Adding an Inverted A

Written by Allen Wyatt (last updated August 10, 2019)
This tip applies to Word 2007, 2010, 2013, 2016, 2019, and Word in Microsoft 365


In one of his Word documents Mike keeps a list of model kits on which he's worked. One of the anime kits he has completed is titled with an inverted (upside down) letter A. Mike wonders how he can invert the letter A in this title.

There are multiple ways that you can accomplish this task. You could, if desired, use WordArt or rotate the text in a text box. Both of these approaches have been covered in the tip named Upside-Down Printing.

The approaches detailed in that tip are best suited for larger selections of text. Mike, however, is dealing with a single letter. In this case, you can best solve the problem by relying on Unicode characters that will do the trick. Depending on the font you are using in your document, you might try either of these:

  • Type 2200 and immediately press Alt+X.
  • Type 2C6F and immediately press Alt+X.

You can see if your font supports an inverted A by displaying the Symbol dialog box (on the Insert tab of the ribbon click Symbol, in the Symbols group, and then click More Symbols). Using the Subset drop-down list, choose Glagolitic. (See Figure 1.)

Figure 1. The Symbol dialog box.

You can see the inverted A in the table of available characters. At the bottom of the dialog box you can see the Unicode code for the character. It is this code that you can type and then immediately press Alt+X to display.

If you would like, you can find out how to insert an upside-down A or any other upside-down characters at this site:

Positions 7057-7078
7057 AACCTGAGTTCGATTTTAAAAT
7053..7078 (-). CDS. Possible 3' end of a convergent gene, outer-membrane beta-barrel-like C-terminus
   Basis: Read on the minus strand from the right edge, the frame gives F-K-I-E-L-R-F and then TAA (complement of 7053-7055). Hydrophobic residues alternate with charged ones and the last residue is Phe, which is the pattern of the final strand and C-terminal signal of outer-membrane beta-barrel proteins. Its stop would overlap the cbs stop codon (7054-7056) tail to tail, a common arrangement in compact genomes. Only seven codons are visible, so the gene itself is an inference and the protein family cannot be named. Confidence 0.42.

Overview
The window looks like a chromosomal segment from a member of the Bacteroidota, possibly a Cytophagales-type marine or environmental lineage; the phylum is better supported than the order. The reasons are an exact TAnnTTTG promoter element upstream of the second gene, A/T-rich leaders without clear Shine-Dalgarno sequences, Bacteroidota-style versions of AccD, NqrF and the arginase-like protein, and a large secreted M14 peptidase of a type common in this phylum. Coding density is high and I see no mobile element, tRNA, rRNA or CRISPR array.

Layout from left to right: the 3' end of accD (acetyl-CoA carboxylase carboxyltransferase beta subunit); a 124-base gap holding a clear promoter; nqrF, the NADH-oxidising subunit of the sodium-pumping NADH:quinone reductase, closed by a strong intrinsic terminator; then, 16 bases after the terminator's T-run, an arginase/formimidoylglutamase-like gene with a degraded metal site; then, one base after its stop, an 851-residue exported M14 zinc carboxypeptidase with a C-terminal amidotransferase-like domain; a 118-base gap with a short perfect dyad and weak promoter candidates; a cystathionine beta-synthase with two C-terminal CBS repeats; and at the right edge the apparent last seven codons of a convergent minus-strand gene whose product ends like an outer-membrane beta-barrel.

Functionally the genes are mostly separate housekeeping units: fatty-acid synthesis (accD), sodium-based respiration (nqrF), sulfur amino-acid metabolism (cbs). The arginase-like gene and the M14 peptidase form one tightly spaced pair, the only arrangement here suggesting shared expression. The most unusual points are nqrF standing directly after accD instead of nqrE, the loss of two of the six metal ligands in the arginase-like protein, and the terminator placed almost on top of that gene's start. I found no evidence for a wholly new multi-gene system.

http://www.upsidedowntext.com/

Speaking of other, helpful websites, the ShapeCatcher website can come in very handy:

http://shapecatcher.com/

The site allows you to draw the character you want. (For instance, I drew an upside-down A.) When you click on the Recognize link, the site tells you multiple ways to insert the character.

Another possibility is to install a special font to handle your upside-down character needs. You can do a search at any font site for "upside-down font" or "inverted font." Here are just a couple of possibilities:

https://fontzone.net/font-details/upsidedown
https://www.fontspace.com/category/upside-down

Which approach should you choose? Honestly, you should try several different methods and then stick with the approach that best fits your needs.

WordTips is your source for cost-effective Microsoft Word training. (Microsoft Word is the most popular word processing software in the world.) This tip (13659) applies to Microsoft Word 2007, 2010, 2013, 2016, 2019, and Word in Microsoft 365.

Author Bio

Allen Wyatt

With more than 50 non-fiction books and numerous magazine articles to his credit, Allen Wyatt is an internationally recognized author. He is president of Sharon Parq Associates, a computer and publishing services company. ...

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